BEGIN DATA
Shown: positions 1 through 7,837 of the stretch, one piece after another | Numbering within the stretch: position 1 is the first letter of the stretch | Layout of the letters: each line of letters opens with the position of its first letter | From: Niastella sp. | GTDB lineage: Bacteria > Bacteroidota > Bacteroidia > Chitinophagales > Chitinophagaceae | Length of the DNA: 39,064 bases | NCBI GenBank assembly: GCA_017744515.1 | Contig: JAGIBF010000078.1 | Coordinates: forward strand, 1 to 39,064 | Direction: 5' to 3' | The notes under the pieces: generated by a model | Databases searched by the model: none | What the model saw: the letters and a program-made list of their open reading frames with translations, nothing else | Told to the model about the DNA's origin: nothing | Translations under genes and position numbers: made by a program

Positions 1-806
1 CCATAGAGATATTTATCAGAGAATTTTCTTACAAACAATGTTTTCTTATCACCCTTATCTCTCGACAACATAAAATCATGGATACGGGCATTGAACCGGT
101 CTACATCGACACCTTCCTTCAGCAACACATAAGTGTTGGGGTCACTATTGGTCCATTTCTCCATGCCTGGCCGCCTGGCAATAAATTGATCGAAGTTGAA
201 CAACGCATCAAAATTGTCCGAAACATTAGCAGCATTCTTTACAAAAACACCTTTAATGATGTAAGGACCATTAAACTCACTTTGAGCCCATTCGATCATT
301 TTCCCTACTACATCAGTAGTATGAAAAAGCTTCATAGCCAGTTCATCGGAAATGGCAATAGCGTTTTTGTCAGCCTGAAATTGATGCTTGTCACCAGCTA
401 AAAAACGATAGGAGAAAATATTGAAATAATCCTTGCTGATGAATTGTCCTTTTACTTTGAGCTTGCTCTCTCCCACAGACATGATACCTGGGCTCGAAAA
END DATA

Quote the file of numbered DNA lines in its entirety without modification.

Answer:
Shown: positions 1 through 7,837 of the stretch, one piece after another | Numbering within the stretch: position 1 is the first letter of the stretch | Layout of the letters: each line of letters opens with the position of its first letter | From: Niastella sp. | GTDB lineage: Bacteria > Bacteroidota > Bacteroidia > Chitinophagales > Chitinophagaceae | Length of the DNA: 39,064 bases | NCBI GenBank assembly: GCA_017744515.1 | Contig: JAGIBF010000078.1 | Coordinates: forward strand, 1 to 39,064 | Direction: 5' to 3' | The notes under the pieces: generated by a model | Databases searched by the model: none | What the model saw: the letters and a program-made list of their open reading frames with translations, nothing else | Told to the model about the DNA's origin: nothing | Translations under genes and position numbers: made by a program

Positions 1-806
1 CCATAGAGATATTTATCAGAGAATTTTCTTACAAACAATGTTTTCTTATCACCCTTATCTCTCGACAACATAAAATCATGGATACGGGCATTGAACCGGT
101 CTACATCGACACCTTCCTTCAGCAACACATAAGTGTTGGGGTCACTATTGGTCCATTTCTCCATGCCTGGCCGCCTGGCAATAAATTGATCGAAGTTGAA
201 CAACGCATCAAAATTGTCCGAAACATTAGCAGCATTCTTTACAAAAACACCTTTAATGATGTAAGGACCATTAAACTCACTTTGAGCCCATTCGATCATT
301 TTCCCTACTACATCAGTAGTATGAAAAAGCTTCATAGCCAGTTCATCGGAAATGGCAATAGCGTTTTTGTCAGCCTGAAATTGATGCTTGTCACCAGCTA
401 AAAAACGATAGGAGAAAATATTGAAATAATCCTTGCTGATGAATTGTCCTTTTACTTTGAGCTTGCTCTCTCCCACAGACATGATACCTGGGCTCGAAAA